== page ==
Where highest woods, impenetrable
To star or sunlight, spread their umbrage broad. --Milton.
Hey, who turned out the lights? -- Milton Berle.
- Before discussing eclipses, it is important to understand
the nature of shadows.
- Solar Eclipses
- The Moon casts a shadow on the Earth.
- A total eclipse is only visible from a small fraction of the Earth's surface because the Moon's umbral shadow
covers a small area.
- You have to be at just the right location on the Earth to see a total
- The Moon's orbital motion combined with the Earth's rotation
sweeps the shadow across the Earth in a matter of hours.
- A total eclipse is visible for only a few minutes from any particular location.
- When the Moon completely obscures the Sun faint features, like Solar prominences and the Solar
corona (normally washed out by the Earth's bright atmosphere) come into view. The planets and the brighter stars also become visible.
- Here is a movie showing
a simulated solar eclipse produced by Pluto's satellite Charon. You will see
Charon casting its shadow on Pluto. If you are standing at a point
the shadow passes over you will see the Sun completely blocked. The
Sun is behind you in this simulation.
- Here is an example of a total solar eclipse
occurring on Jupiter. In fact this image shows three
simultaneous solar eclipses occurring on Jupiter!
- Lunar Eclipses
- The moon passes through the Earth's shadow.
- Lunar eclipses occur at FULL moon.
- The Earth's umbral shadow is large enough to cover the
- Lunar eclipses are visible from the entire night side of the Earth. Many people see them.
- It takes the Moon more than an hour to move through the Earth's shadow.
- The Earth's umbral shadow is not completely dark.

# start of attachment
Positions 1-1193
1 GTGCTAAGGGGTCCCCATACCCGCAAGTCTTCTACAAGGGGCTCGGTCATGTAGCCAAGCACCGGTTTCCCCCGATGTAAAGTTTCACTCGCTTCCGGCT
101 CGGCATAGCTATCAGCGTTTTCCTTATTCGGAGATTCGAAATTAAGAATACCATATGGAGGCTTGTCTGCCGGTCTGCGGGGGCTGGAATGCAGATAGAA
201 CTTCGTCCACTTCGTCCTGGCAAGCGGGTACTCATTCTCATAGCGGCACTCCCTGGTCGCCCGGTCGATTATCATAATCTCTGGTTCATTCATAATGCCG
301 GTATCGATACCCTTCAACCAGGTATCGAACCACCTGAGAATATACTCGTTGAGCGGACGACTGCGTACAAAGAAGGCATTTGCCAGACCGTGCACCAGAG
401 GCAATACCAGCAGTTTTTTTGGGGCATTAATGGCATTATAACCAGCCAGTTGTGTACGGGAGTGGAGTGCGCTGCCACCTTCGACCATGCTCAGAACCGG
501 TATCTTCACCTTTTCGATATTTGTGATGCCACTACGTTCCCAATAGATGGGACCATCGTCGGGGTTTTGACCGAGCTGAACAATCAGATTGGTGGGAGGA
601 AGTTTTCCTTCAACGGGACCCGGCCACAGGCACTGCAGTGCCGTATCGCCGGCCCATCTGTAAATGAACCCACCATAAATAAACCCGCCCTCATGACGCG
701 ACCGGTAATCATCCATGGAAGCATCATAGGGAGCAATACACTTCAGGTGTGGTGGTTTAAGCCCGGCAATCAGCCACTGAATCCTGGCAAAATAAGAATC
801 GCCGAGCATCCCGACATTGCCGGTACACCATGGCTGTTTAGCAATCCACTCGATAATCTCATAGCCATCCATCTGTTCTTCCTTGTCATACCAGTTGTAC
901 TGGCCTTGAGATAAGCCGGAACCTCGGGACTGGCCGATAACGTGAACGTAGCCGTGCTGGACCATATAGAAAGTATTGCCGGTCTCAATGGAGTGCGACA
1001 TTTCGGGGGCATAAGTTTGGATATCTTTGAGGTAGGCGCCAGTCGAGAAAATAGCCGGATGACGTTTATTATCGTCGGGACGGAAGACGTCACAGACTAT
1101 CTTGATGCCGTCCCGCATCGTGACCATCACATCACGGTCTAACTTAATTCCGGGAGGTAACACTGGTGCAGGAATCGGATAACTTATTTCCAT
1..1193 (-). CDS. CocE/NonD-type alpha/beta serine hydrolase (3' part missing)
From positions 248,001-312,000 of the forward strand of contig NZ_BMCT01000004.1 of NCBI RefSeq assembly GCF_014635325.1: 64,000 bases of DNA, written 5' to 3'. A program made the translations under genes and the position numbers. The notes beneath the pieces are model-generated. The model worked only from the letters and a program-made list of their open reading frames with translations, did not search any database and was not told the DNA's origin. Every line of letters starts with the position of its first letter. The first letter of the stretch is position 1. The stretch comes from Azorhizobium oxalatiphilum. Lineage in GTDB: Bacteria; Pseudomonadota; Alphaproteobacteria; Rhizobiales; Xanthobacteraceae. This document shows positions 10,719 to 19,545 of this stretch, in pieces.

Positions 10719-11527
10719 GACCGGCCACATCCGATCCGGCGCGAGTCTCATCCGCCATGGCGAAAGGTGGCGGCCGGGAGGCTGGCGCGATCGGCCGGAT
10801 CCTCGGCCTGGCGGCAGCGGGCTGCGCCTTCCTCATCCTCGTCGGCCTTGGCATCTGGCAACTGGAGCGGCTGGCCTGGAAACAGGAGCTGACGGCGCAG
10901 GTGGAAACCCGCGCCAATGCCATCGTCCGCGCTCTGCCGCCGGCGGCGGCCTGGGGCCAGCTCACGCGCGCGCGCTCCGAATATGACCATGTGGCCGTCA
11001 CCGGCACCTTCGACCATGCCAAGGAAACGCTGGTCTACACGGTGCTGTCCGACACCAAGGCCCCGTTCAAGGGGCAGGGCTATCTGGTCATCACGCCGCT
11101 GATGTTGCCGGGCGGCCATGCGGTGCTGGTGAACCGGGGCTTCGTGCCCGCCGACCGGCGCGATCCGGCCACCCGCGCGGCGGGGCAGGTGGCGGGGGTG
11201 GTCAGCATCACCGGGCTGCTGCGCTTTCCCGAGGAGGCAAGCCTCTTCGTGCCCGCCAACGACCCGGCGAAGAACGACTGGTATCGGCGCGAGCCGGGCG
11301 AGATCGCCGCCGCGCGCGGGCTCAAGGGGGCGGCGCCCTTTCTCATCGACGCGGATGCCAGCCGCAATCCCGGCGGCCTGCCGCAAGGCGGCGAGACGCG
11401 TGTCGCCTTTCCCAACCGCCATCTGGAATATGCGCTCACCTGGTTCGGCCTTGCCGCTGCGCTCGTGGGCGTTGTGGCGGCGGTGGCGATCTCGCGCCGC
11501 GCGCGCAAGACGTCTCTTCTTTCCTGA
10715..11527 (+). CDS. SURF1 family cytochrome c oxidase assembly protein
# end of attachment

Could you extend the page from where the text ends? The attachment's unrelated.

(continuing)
- Some light refracts through the Earth's atmosphere
into the shadow region giving the Moon a reddish hue.
- The combined light of all of the Earth's sunrises
and sunsets illuminates the eclipsed Moon!
- Every lunar eclipse is unique. Sometimes the Moon almost completely disappears. Sometimes it is bright orange.
- This movie shows
a simulation of Pluto's satellite Charon passing into Pluto's shadow and
thus experiencing a lunar eclipse. If you are on the
night side of Pluto you will see Charon pass into Pluto's shadow.
If you are on the day side of Pluto you will not be able to
watch this event happen. The Sun is behind you in this simulation.
- Eclipses do not occur at every New and Full Moon.
- The Moon's orbital plane about the Earth is tipped slightly relative
to the Earth's orbital plane about the Sun.
- Since the Moon and Earth are quite distant from one another
compared with their diameters (a fact overlooked by most people
of the preponderance of drawings showing them on top of one another)
the alignment must be precise in order for an eclipse to occur.
- Only twice a year are the Moon and Earth near the line which
represents the intersection of their orbital planes.
- This line is called the "line of nodes."
- Right now this alignment occurs in March and September.
- This website as well as this one, maintained by Fred Espenak, provides detailed information about past and future eclipses.
- The last total solar eclipse in Charlottesville occurred in 1506.
The next will occur in 2099.
- A random spot on Earth will experience a total solar eclipse about once in 400 years.
- Only two total solar eclipses will occur on US soil in the first half of this century. None have occurred in the last 25 years.
Updated February 10, 2010